- Red/Red: Team must stop regular practice and competition for a minimum of seven days and reassess metrics until improved.
UW’s football team is in the middle of a two-week break caused by COVID-19 test results and the campus as a whole is dealing with a spike in positive cases that has halted in-person instruction and put two of its largest dorms in quarantine. Positivity rate on the football team is not publicly reported.
How former Badgers fared in Week 1 of the NFL season
Quintez Cephus – Lions
While the Lions suffered a heart-breaking loss after a dropped pass cost them what would’ve been the winning touchdown, Cephus had a good debut showing. Cephus caught three passes for 43 yards, and led Detroit with 10 targets. He was tied with Dallas’ CeeDee Lamb for the most snaps by a rookie in Week 1 with 57. He may see his usage decline when the Lions get healthy at receiver, but Cephus’ opening act was a good one.
Melvin Gordon – Broncos
Gordon’s debut in Denver started rough, as he lost a fumble after a second-quarter catch that gave the visiting Titans the ball in the red zone. But he came on strong in the second half to finish with 78 yards and a touchdown on 15 carries. Gordon and Phillip Lindsay were splitting the reps in the backfield before Lindsay left the game due to a toe injury.
Joe Schobert – Jaguars
Playing his first game in a Jacksonville uniform, Schobert tallied eight total tackles, including five solo and one for loss. Schobert teamed with linebacker Myles Jack (11) and safety Josh Jones (12) to rack up 31 tackles as the Jaguars allowed just three points in the second half in a come-from-behind win.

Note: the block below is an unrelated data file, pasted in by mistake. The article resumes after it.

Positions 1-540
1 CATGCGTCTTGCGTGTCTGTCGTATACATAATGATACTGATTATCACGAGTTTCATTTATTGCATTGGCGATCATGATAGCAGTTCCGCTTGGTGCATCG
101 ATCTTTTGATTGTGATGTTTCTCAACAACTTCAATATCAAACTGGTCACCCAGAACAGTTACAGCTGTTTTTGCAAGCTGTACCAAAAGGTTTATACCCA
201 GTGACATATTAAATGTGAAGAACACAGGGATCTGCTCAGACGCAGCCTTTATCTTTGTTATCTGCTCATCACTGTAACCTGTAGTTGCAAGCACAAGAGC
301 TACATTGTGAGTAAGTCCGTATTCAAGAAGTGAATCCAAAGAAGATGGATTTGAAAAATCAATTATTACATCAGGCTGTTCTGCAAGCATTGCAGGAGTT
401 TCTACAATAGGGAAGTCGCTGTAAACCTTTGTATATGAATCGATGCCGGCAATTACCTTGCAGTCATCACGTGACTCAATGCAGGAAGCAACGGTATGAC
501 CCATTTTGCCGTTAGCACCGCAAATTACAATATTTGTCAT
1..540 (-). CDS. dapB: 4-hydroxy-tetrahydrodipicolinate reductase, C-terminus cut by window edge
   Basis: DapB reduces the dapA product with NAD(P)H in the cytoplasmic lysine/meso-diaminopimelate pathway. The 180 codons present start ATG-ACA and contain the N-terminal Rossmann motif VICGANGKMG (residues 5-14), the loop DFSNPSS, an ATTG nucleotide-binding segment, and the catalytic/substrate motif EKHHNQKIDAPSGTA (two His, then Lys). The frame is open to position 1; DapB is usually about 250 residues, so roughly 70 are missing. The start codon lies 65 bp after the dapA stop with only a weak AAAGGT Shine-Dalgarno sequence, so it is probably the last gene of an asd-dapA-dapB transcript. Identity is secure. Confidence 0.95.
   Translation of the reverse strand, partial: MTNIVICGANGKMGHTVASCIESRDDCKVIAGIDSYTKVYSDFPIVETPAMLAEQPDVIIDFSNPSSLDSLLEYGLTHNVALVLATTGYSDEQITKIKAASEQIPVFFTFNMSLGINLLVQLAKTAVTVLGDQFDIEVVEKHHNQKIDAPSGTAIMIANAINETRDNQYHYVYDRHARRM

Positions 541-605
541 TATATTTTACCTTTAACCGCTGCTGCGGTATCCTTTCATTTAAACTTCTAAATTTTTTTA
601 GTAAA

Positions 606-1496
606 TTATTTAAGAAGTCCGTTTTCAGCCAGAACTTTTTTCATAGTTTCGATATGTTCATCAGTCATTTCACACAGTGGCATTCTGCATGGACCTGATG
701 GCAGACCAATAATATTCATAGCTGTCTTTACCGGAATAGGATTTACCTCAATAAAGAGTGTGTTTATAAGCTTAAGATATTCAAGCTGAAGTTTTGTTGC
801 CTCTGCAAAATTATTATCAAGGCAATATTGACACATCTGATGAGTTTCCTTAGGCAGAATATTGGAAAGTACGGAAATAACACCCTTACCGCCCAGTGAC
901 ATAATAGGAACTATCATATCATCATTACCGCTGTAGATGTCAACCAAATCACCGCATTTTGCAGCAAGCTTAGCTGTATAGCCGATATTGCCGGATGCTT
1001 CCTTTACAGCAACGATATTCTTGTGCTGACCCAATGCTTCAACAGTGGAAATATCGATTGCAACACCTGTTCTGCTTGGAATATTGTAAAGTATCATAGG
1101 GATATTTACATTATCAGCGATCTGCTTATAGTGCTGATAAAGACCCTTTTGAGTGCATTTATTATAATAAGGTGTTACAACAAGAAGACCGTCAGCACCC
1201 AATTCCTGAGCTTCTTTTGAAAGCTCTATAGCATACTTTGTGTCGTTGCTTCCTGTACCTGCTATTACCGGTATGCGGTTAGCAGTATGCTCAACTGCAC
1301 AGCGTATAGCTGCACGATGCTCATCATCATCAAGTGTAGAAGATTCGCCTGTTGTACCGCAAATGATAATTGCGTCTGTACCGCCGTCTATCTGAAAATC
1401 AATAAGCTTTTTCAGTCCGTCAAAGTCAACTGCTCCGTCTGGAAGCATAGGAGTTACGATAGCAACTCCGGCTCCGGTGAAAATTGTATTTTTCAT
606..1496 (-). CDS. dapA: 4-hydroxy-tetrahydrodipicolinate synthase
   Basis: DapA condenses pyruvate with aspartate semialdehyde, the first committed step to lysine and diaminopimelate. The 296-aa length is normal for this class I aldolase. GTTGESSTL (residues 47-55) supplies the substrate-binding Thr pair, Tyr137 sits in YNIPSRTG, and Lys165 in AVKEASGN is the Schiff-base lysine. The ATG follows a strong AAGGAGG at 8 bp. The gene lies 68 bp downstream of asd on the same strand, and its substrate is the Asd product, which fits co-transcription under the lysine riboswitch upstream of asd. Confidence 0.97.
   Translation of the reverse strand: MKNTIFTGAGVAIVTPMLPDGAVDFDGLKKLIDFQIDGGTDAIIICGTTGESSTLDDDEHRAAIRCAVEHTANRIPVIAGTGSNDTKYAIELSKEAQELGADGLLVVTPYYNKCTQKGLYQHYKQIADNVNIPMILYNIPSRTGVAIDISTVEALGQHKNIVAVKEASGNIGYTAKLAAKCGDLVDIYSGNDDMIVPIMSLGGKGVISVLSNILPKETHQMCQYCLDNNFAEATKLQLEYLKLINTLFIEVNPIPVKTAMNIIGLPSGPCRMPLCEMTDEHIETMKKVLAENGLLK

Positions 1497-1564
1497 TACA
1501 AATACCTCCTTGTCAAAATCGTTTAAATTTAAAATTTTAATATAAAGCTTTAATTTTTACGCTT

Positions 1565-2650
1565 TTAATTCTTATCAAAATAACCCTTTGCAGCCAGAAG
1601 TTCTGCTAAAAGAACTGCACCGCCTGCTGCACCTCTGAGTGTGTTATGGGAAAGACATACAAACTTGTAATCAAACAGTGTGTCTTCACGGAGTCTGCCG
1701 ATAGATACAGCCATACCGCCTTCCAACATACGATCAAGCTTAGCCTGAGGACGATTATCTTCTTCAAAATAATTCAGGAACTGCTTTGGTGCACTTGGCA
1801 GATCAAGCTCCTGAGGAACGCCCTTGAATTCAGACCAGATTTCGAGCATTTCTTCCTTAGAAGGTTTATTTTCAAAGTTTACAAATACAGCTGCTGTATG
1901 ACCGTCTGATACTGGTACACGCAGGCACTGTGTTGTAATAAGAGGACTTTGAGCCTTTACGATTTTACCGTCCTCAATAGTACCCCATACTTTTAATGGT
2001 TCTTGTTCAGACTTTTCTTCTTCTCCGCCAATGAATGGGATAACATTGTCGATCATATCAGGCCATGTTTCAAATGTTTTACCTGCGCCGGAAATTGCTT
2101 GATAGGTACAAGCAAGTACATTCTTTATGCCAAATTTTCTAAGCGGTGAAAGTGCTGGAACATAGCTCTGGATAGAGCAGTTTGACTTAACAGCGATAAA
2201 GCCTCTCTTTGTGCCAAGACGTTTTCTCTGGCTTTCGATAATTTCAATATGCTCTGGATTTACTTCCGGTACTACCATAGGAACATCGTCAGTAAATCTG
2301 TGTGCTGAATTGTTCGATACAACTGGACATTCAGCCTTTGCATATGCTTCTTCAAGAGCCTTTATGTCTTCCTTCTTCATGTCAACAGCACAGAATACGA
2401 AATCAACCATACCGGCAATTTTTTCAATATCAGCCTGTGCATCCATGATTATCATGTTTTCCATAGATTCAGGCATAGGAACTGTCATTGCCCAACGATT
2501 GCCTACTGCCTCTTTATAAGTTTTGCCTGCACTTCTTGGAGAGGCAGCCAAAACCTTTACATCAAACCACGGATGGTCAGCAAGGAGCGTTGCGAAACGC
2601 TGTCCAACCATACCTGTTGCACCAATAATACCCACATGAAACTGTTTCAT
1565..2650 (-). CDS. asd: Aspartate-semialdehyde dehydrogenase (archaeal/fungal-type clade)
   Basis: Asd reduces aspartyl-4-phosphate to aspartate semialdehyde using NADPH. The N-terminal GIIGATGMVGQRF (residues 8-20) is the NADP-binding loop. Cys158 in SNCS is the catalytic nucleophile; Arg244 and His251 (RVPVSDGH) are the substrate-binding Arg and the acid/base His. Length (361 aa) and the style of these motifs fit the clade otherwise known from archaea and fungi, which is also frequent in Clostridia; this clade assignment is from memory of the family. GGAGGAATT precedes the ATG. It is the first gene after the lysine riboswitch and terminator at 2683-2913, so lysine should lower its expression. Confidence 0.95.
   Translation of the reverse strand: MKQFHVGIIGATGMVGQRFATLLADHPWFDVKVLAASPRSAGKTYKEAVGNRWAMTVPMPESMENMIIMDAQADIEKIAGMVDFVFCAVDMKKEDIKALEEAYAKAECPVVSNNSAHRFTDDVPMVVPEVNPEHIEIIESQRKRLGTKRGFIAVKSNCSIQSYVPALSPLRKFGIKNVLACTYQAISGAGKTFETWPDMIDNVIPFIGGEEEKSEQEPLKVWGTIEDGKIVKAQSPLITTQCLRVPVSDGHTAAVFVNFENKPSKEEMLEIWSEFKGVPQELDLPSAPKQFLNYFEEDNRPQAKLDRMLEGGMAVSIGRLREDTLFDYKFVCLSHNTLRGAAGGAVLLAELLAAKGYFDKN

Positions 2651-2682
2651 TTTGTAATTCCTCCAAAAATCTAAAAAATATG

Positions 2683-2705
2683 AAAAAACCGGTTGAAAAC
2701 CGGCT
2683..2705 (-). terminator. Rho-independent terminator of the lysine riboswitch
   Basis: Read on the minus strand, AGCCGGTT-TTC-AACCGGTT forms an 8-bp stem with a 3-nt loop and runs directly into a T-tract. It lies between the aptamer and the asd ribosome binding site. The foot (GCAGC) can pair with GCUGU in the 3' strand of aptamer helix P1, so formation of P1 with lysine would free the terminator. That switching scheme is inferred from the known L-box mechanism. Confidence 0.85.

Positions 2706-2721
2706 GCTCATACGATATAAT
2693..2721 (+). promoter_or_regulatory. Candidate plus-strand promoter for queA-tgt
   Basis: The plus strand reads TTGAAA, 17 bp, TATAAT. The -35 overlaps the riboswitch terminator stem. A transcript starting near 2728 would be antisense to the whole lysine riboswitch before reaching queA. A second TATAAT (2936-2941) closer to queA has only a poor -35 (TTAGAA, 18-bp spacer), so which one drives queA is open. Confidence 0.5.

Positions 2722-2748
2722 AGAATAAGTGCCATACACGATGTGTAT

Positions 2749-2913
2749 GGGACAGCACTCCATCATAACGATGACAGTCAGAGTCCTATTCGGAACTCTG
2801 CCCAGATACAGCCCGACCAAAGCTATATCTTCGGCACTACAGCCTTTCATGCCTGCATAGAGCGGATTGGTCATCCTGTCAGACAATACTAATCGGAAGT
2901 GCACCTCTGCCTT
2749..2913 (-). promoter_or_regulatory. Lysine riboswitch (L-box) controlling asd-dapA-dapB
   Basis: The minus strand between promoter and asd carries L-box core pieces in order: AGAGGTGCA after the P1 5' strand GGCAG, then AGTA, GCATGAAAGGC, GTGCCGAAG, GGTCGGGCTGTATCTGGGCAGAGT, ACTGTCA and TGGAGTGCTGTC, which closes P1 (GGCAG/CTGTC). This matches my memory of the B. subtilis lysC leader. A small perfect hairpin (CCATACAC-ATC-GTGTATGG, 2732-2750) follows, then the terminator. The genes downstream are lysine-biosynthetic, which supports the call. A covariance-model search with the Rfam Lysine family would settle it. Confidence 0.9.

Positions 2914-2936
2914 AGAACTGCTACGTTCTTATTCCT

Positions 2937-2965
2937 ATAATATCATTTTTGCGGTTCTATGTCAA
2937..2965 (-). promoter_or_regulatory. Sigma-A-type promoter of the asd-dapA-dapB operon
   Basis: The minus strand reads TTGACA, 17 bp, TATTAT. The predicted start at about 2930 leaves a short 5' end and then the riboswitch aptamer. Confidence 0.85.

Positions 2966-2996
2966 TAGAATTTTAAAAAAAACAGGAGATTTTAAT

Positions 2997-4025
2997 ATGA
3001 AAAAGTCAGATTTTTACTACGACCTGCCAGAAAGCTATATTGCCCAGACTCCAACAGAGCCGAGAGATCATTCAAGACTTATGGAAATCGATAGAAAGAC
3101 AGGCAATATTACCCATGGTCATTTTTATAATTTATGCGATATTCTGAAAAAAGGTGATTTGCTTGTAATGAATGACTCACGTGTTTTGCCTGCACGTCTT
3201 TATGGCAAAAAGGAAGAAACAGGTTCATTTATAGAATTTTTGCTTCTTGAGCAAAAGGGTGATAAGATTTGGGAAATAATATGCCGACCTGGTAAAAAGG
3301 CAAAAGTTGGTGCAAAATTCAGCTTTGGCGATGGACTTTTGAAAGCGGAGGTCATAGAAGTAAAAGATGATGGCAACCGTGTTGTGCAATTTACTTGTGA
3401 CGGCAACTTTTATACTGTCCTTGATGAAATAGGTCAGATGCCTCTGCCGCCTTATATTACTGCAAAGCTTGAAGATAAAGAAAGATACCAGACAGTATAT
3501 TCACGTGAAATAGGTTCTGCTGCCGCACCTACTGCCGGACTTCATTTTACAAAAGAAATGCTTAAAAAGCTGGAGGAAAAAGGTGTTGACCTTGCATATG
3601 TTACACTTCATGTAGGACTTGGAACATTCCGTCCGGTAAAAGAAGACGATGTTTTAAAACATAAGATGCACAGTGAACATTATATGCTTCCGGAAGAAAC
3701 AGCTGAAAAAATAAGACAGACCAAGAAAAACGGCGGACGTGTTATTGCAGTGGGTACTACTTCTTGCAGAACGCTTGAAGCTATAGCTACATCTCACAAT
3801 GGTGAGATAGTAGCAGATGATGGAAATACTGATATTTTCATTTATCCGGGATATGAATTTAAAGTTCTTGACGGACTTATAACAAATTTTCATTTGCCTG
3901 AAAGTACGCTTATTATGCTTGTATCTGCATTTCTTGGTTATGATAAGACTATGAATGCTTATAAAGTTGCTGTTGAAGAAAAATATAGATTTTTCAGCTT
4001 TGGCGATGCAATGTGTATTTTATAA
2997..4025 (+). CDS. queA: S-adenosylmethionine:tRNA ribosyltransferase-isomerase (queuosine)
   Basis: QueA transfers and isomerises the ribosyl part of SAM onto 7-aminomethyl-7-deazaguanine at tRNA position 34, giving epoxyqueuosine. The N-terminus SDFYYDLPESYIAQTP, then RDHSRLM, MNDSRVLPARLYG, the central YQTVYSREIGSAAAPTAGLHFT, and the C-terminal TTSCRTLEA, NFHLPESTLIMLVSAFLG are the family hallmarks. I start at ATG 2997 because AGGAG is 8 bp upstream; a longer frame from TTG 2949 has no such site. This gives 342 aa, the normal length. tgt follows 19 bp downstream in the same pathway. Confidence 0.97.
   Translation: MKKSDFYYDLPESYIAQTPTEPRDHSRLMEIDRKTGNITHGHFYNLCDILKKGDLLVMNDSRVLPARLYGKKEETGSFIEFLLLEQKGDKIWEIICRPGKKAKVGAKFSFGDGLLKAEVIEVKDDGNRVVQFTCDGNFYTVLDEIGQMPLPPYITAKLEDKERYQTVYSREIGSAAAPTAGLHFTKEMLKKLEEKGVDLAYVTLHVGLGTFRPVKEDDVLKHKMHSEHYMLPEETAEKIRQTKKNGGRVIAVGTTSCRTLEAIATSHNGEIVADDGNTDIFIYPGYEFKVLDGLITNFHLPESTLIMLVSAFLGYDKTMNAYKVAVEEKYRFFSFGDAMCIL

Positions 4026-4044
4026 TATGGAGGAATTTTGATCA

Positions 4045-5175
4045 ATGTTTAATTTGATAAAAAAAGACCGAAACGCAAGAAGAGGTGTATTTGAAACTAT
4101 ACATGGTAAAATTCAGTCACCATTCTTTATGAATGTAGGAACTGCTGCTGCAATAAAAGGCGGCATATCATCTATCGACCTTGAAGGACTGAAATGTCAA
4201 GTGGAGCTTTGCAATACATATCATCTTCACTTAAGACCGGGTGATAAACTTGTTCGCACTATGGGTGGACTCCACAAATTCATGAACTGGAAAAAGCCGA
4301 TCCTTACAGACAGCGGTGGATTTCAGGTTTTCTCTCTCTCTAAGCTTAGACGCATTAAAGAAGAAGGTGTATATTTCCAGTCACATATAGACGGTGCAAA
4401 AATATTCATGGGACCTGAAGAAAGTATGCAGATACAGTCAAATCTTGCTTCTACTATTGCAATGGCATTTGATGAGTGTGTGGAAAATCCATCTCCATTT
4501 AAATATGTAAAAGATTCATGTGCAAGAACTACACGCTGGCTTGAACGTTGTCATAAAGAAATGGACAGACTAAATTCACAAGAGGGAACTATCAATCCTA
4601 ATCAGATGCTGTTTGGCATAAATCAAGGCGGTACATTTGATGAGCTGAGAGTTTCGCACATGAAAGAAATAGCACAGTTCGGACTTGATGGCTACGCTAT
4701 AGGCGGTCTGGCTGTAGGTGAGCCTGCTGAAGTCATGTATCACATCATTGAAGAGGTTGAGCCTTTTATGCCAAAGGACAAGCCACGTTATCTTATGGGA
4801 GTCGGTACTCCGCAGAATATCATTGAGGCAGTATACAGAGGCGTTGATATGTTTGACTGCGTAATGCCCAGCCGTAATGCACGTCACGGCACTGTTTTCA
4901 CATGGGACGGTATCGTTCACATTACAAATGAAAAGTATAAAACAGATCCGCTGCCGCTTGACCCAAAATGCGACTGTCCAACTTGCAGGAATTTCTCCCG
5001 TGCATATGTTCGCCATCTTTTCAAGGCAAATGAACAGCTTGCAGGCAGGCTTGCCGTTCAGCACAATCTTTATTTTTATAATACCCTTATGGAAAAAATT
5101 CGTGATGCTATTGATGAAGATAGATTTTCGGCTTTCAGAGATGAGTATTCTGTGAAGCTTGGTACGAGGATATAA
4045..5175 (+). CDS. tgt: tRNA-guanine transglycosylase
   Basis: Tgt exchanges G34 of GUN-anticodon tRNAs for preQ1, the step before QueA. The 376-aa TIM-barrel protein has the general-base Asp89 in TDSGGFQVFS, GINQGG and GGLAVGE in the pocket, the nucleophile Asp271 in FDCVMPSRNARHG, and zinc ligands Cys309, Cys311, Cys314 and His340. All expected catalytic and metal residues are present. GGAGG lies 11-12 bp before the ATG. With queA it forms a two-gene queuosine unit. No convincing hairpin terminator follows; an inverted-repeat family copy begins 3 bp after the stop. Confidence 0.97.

Jonathan Taylor – Colts
In his NFL debut, Taylor led the Colts with nine carries, gaining 22 yards. He was one of the favorite targets for quarterback Philip Rivers as well, catching six passes for 67 yards. Taylor is line for an even heavier workload going forward after starting running back Marlon Mack suffered an Achilles injury that will force him to miss the rest of the season.
T.J. Watt – Steelers
After finishing last season as the runner-up as defensive player of the year, Watt looked back to form on Monday night. He snared an interception to go with a tackle for loss, two pass deflections and two quarterback hits. Watt’s interception came on a stellar play on which he diagnosed the Giants quick pass play and quickly adjusted from rushing the passer to picking off the pass.
Rick Wagner – Packers
Wagner wasn’t in the starting lineup for the Packers in their victory over the division-rival Vikings, but he came in after Lane Taylor suffered an injury. He was solid against a stout Minnesota pass rush, earning a 79.7 grade from Pro Football Focus, the fifth-best grade for a Packer on Sunday.
Russell Wilson – Seahawks
Wilson started his season with a bang in Atlanta, throwing for 322 yards and four touchdowns in a 38-25 win. He went 31 of 35 passing, had a quarterback rating of 143.1 and led the Seahawks in rushing with 29 yards on three carries. Seven receivers caught multiple passes from Wilson, including two scoring strikes to running back Chris Carson.